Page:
Challenging the Master Narrative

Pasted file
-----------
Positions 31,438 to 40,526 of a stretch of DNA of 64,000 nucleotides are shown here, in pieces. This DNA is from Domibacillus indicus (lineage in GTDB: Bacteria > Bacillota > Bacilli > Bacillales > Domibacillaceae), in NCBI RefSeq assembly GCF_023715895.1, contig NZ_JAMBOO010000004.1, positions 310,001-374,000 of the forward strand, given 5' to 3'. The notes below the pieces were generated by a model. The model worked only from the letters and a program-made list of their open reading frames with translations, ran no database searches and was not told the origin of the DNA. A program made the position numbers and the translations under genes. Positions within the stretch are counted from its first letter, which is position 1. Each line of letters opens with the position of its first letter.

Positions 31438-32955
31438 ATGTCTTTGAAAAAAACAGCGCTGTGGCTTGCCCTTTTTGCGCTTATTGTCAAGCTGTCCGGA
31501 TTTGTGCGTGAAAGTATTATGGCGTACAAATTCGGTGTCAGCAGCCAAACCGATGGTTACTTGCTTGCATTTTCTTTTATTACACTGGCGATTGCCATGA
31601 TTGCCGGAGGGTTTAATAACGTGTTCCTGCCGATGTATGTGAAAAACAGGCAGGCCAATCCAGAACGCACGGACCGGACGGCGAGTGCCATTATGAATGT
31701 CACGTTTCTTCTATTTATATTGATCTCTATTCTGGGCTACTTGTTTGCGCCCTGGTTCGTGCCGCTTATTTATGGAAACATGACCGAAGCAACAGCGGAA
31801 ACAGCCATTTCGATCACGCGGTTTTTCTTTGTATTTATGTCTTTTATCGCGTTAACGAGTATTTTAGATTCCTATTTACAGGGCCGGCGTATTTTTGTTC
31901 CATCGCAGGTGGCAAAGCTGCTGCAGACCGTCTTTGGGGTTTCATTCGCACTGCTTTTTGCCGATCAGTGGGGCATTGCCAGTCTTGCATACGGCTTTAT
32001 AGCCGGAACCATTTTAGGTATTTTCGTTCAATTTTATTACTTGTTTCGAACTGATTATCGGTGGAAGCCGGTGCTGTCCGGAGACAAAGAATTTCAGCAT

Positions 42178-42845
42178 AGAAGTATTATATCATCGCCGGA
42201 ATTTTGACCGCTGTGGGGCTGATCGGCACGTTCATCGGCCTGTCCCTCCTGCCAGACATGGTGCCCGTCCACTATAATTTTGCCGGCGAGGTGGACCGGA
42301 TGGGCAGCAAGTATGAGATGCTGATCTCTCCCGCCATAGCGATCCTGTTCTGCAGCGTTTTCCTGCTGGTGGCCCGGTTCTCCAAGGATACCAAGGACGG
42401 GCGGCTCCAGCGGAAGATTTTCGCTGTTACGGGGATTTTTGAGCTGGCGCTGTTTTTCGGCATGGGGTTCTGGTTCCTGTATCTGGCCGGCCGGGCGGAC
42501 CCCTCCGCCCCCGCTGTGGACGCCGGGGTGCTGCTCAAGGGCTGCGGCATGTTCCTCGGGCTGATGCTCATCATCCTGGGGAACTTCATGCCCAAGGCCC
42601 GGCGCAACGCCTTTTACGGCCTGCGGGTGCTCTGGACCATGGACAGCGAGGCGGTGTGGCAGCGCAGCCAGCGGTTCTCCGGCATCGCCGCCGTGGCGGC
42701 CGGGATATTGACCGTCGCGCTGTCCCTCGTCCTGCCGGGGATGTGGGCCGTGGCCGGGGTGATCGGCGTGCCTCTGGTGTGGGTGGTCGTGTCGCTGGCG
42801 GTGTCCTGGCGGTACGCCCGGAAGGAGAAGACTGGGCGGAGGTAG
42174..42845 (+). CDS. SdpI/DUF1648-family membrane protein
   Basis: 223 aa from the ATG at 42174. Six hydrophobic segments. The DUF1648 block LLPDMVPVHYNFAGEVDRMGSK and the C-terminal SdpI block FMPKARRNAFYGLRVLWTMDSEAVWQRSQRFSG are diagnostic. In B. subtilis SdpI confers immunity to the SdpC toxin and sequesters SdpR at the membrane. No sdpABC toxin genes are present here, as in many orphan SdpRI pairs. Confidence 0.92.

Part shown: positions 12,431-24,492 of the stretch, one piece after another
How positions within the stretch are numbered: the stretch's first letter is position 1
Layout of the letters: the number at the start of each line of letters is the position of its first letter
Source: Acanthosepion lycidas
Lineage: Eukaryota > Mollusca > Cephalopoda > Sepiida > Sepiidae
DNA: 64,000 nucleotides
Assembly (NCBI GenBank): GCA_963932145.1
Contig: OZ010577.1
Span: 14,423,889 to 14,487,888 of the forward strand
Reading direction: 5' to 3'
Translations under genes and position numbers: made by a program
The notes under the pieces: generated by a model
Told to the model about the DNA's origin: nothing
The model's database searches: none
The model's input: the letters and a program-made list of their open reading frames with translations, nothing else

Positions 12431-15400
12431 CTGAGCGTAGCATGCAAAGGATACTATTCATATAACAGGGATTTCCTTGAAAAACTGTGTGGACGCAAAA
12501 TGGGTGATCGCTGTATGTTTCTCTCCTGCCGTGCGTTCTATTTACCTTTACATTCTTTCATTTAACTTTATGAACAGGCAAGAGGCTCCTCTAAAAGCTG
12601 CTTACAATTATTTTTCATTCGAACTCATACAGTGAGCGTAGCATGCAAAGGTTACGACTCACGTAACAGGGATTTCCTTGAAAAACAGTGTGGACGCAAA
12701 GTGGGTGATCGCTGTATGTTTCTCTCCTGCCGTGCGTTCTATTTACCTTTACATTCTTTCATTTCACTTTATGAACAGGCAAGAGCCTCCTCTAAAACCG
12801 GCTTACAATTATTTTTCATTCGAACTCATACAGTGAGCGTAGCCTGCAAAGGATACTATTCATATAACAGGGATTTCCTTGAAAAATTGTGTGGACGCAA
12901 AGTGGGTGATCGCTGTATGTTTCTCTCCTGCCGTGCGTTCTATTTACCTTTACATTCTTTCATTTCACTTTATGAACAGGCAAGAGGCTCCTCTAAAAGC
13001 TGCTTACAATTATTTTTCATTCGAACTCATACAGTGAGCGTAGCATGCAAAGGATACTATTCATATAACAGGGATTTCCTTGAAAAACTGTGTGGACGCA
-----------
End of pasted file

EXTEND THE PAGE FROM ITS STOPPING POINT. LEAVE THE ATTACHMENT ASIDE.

The civil rights movement is one of the most important events in American history and encompasses many years of cruel mistreatment and racism into a single motion. Yet it is also one of the most misunderstood, often being summarized into a couple of major events without examining the moments that lead up to them. This is known as the master narrative, where large portions of history are often summarized into some more important events and the deep complexity surrounding them is often not explored. Although we cannot be expected to know every detail about every event, it is still important to challenge the master narrative, in fact, we should be ethically obligated to challenge this narrative. By simplifying all of this history into a couple of major events we are ignoring the pain, suffering, and mistreatment that these people went through to achieve these goals. America's racist views didn't simply change because Rosa Parks sat on a bus or because Martin Luther King Jr. gave a speech, it took many many years to create change, and as some would argue that this movement is still in effect today. The master narrative can provide a basic starting block to gaze into the past but it should not be the final block in its educational purpose. We have to realize that there is much more complexity to the past and to everything than just one or two events. Once we see this we can take the master narrative and use it in a productive way rather than using it as a way to alter and condense years of complex history into a couple of sentences.